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Welcome to Wattpad, But I'm Your Guide

Updated on December 29, 2019
EssieZ profile image

I’m going to be real with y’all here. In four to seven years, even I probably won’t agree with this article, but someone else surely will.

You were probably looking for a legitimate review

Okay, so I'm just going to keep it real. These are just pieces of advice I think up as I'm on Wattpad. As a rookie editor and irresponsible judge, I have a standard that makes a perfect book, but following these tips won't be really easy and even I forget them as I get carried away to a limbo between authenticity and practically idealism when writing my own books. This article is for advisory purposes only, any result of failure in your careers after following any of my “advices” is not my fault. Be warned and beware!

What one is greeted with upon arriving to Wattpad
What one is greeted with upon arriving to Wattpad

Annoying cliché plots aren’t easy to avoid

Before I get the same old "it’s how it’s supposed to be", or "you have really high standards even though you’re a crappy writer" speeches/essays in the comments, I have to tell you that the word I don't mind cliches at all. I just don't like them to be annoying.

Imagine a cliche storyline as a typical clique of people in sappy high school movies. It's all lit, gangster, Gucci (whatever you wanna call it) for a while, but then when everyone grows up, the idea of a band of people struggling through "actual" teenage problems together gets stupider and stupider until it actually becomes a sappy high school theme.

Take Mean Girls for example, its story is timeless, but not exactly relatable. With Mean Girls, it's not every day one would have seen so much consistent swarm and fame around a person like Regina George unless they had gum or were seriously hurt. While pre-character development Cady Heron was the "relatable-girl-with-an-extraordinary-backstory", my personal opinion is that she made some decisions no normal kid would make. I'm not talking in terms of morals, but rather just as what that "relatable-girl-with-an-extraordinary-backstory" would or wouldn't do, like actually talk to anyone, or be that sugar sweet to everyone. To a millennial, that may be ideal but we don't want ideal; we want unforgettable and relatable. Therefore, overused stories like Mean Girls aren't the best plots to recycle, much less be inspired from.

In my opinion, a cliche story only just has two marks to knock down for me, which are that they have to be timeless and relatable for everyone. I have pointers that would tell you what I would want in a book, as part of the audience, or just for the sake of my peace of mind. You know, instructions so not everything on these writing apps would start making my blood boil?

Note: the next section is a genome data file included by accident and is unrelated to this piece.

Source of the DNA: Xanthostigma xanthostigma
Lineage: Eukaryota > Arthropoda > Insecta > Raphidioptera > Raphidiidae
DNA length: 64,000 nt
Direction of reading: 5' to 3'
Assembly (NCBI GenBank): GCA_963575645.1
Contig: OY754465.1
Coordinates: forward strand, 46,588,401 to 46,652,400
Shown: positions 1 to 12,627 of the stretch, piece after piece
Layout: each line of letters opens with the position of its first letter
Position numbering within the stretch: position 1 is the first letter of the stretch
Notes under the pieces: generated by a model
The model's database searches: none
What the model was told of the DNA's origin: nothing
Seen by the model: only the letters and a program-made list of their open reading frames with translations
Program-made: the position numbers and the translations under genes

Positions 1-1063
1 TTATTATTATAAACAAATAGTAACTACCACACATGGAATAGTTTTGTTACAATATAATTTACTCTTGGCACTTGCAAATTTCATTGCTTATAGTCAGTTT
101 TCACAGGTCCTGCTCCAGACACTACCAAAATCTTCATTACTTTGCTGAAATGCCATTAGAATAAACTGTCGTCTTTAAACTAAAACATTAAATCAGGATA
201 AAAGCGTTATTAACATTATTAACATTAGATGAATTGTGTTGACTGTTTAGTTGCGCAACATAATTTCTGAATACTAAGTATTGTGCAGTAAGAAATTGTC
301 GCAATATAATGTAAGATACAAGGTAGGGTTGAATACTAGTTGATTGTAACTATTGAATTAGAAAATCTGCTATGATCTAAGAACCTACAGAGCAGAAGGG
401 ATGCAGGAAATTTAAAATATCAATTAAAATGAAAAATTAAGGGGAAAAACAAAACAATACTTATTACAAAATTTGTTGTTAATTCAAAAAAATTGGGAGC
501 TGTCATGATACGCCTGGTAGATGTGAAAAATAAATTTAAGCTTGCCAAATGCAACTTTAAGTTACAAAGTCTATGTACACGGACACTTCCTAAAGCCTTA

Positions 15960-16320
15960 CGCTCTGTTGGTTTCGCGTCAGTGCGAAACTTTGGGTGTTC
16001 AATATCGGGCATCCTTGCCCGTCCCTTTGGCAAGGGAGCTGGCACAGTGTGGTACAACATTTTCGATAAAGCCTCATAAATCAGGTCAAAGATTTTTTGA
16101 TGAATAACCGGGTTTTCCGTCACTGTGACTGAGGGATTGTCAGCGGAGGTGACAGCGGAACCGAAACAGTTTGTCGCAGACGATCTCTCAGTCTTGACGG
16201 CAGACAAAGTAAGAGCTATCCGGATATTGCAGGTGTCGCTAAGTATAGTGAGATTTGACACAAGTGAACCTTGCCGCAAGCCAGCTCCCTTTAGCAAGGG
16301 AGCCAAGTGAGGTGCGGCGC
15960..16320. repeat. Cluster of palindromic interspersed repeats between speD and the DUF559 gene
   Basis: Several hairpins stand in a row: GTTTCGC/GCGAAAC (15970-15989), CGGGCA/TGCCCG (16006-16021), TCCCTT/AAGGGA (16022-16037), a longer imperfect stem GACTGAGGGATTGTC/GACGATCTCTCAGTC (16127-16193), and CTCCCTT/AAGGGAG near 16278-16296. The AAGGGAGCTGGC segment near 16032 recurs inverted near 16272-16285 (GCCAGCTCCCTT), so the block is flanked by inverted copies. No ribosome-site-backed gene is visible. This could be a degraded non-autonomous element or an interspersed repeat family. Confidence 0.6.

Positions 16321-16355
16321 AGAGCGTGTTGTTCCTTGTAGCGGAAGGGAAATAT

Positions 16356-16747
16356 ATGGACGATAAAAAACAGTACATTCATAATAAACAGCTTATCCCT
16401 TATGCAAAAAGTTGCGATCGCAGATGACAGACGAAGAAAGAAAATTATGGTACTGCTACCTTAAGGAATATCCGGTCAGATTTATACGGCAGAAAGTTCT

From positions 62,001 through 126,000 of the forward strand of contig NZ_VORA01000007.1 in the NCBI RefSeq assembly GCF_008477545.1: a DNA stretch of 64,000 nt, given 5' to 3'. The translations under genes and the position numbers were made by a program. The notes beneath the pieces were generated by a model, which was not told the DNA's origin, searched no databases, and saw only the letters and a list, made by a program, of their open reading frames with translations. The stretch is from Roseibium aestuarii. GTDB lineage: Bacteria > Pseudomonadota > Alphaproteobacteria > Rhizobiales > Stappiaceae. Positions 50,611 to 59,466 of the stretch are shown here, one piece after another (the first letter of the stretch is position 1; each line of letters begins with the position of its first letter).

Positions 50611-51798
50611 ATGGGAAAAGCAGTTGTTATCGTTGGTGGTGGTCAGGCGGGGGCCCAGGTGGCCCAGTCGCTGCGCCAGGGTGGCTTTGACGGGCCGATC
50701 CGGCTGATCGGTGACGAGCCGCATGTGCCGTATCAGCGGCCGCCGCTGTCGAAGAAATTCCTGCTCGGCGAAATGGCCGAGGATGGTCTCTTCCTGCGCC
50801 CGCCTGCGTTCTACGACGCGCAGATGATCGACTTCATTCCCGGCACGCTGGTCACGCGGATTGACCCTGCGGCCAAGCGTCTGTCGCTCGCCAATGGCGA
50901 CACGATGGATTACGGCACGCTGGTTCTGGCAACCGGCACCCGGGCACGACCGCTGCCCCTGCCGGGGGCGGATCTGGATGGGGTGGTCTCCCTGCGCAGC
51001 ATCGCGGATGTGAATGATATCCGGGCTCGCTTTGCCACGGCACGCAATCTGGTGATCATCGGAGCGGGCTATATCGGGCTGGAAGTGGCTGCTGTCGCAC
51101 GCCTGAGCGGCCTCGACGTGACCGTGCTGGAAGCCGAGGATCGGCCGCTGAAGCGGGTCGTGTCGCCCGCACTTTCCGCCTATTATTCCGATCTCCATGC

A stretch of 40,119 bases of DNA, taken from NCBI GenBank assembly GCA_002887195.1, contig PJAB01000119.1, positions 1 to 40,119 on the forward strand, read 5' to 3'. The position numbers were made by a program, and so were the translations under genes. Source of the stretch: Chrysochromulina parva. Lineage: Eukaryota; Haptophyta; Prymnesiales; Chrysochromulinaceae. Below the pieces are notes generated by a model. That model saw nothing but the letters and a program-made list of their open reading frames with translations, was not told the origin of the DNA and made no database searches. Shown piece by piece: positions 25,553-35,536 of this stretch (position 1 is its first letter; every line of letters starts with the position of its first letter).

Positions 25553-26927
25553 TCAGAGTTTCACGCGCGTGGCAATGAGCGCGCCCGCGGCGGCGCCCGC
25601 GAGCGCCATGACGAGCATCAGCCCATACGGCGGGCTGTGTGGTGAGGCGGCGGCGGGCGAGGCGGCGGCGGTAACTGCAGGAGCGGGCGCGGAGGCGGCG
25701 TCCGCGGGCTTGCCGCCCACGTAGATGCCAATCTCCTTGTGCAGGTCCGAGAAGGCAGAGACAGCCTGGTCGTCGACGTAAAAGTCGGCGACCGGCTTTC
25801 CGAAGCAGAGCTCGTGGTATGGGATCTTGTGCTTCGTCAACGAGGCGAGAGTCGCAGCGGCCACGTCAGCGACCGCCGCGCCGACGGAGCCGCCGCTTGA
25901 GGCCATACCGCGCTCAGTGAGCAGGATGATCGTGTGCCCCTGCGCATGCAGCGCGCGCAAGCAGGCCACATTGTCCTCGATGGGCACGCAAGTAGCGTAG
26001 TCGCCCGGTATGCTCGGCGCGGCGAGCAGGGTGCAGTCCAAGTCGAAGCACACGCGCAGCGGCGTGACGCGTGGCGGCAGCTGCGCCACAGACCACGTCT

Now this can be wrong, and it probably is. I have noticed over time that most books have similar patterns in them despite being completely different genres. To name a few, the following patterns are:

Indifferent Characters

Really people? It's almost 2020! We shoulda had monkeys flying to Mars by now, but we still haven't figured out the idea of diversity within people! I am sick of reading about the book of people who are either dull dimwits or clowns cracking jokes on the excuse of: "It's more fun to read about those types of relatable characters". Have people forgotten that one aspect or one factor doesn't label a character but what the plot is? This sentence should be the last time that I use an exclamation mark! Anyways, my point is that not everyone is shy, not everyone is intimidated easily, and not everyone is innocent as a bunny, given different circumstances. And I am not talking about people who have been through traumatic events or anything, sometimes people just don't get intimidated by what they're not used to. But if it's not the typical timid character, it would be someone who would crack jokes every five minutes to lighten the mood for some reason or someone who conveniently knows everything that they have to in order for the plot to keep going. So get creative, people; find a way to deepen your characters, or find new plots for them.

The fillers are more than the ones in most people's lips.

This is a bit of a gray area, so allow me to demonstrate an example.

"He turned with full force, the drops of heavy rain and battlefield mud flying off of his dark mane of curls. The sky roared as if to reflect the man's emotions under the expressionless mask of those two cold eyes and his unclenched jaw. The sky poured fire on trees in his glory and the trees blazed orange with praise."